New England Patriots: Malcolm Butler Playing at High Level


When the New England Patriots let Darrelle Revis go this past off season, many figured their defense as a whole was in big trouble. On top of losing Revis, the Patriots also let cornerbacks Brandon Browner and Kyle Arrington hit the road, causing the team to lose their top three corners from a Super Bowl championship squad.

We all have confidence in Bill Belichick’s ability to make it all work, but losing that many key players at an important position like cornerback rarely turns out great for a team. Well, the Patriots have had a number of players step up and take their place, and actually seem to be in decent shape at cornerback. Sure, they aren’t as good as last season at the position, but it far from the dumpster fire it looked like it would be.

Super Bowl hero Malcolm Butler is a huge reason for the Patriots success at the position this season. Between Butler, Logan Ryan and Justin Coleman, the Patriots have found a mix of players who have been getting them by with some success. Butler and Coleman are both undrafted players with extremely limited experience, and Ryan is a former third-round pick who struggled through his first two seasons.

The Patriots are getting by with this lack of experience and proven talent by putting their players in a position to succeed, and Butler is the key to it all.

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Butler is an aggressive player with great ball skills and impressive athleticism. He proved his worth on that play late in the Super Bowl, and the Patriots decided to give him an opportunity to prove himself this season.

While he has not been perfect, Butler has been good for the Patriots. On opening night against the Pittsburgh Steelers, Antonio Brown roughed him up for nine receptions, 133 yards and a touchdown. But after that, Butler performed extremely well against the likes of Sammy Watkins, Allen Robinson, Terrance Williams and Donte Moncrief. These guys may not be on the same level as Brown, but they are supremely talented NFL wide receivers.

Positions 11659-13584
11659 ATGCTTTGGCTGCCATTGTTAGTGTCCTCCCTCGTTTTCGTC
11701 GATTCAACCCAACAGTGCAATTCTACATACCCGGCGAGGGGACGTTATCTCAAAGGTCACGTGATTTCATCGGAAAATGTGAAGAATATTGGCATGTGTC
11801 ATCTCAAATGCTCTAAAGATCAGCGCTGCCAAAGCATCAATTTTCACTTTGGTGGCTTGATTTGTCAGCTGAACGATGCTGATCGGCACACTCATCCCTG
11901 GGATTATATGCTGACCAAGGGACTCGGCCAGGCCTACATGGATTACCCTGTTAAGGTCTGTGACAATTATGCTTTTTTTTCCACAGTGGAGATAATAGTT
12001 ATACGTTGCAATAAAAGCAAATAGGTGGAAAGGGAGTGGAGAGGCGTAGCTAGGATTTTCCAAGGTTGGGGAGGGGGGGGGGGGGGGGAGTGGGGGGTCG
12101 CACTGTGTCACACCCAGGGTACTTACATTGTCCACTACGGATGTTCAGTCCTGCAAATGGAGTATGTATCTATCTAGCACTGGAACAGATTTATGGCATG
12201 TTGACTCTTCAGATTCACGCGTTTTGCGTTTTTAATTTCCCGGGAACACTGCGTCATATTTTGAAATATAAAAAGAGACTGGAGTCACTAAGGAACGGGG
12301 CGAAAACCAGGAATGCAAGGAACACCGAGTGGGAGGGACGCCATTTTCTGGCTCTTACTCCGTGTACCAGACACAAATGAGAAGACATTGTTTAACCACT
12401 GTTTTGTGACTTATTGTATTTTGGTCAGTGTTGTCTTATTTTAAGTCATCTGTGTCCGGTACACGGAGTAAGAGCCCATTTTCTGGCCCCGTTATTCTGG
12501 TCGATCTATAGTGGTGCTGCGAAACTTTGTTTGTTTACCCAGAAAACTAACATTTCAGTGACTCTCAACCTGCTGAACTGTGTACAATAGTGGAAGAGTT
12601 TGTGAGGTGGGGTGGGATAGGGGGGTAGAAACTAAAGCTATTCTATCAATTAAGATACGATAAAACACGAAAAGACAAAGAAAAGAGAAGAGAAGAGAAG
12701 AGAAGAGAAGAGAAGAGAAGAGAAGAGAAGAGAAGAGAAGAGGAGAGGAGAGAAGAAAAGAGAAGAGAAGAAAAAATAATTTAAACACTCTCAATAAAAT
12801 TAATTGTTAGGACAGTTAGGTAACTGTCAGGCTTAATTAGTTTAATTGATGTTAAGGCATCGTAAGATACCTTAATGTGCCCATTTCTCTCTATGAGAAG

The Patriots feel confident in lining up Butler against one of the premier receivers on the other side, and with very little help. Heading into the game, the Patriots decide who Butler is going to defend, and they trust him to shut that guy down. The corner on the other side (primarily Ryan) gets much more of the help from the safeties.

Against the Colts, Butler took care of Moncrief, while the combination of Ryan and the safeties took care of T.Y. Hilton. Against the Jaguars, Butler took care of Robinson, while Ryan and safety help took care of Allen Hurns. This strategy has not worked to perfection, but Butler is holding his own enough for the Patriots to give help on the other side.

On Sunday against the New York Jets, Butler was lined up most of the game against Eric Decker, while Ryan and the safeties double-covered Brandon Marshall. Decker was able to beat Butler deep a few times, and finished with an impressive stat-line of six receptions for 94 yards.

Decker was a weapon for Ryan Fitzpatrick in the passing game, but his immediate stat-line does not tell the entire story. Decker was targeted 12 times on the afternoon. So, Butler held him to receptions on only half of his targets. Not bad when considering he was not getting any help.

I am not saying that Butler shut him down, or anything like that. In fact, Fitzpatrick tried to pick on him throughout the game, but Butler did not let Decker take over the game. Holding him to six receptions for 94 yards on 12 receptions isn’t exactly Revis-caliber, but it is good enough to get the job done.

Oct 25, 2015; Foxborough, MA, USA; New York Jets wide receiver Brandon Marshall (15) is tackled by New England Patriots cornerback Logan Ryan (26) and free safety Devin McCourty (32) during the third quarter at Gillette Stadium. The New England Patriots won 30-23. Mandatory Credit: Greg M. Cooper-USA TODAY Sports

Considering the Patriots were able to hold Marshall to a season-low four receptions for 67 yards, and star running back Chris Ivory to a season-low 41 rushing yards on 17 carries (2.4 YPC average), I would say the defense did their job. Having Butler matched one-on-one with Decker, and keeping him from single-handily destroying them, allowed the Patriots to focus on their top two weapons in Marshall and Ivory. That was the recipe for success in the 30-23 victory.

Butler does not have to be Revis, Aqib Talib or Ty Law. The Patriots just need him to be good enough to put alone against one of the better receivers on the other side, and not give up huge chunks of yardage with regularity.

He is still a young and extremely inexperienced player, there will be mistakes and times where Butler is exploited by strong passing attacks. That being said, he has the skills and is showing the shut-down mentality to be great. Belichick is grooming Butler to be a legitimate shut-down option on the outside.

He is not there yet, but it may just be a matter of time.

Next: Pats Back on Top of NFL Power Rankings

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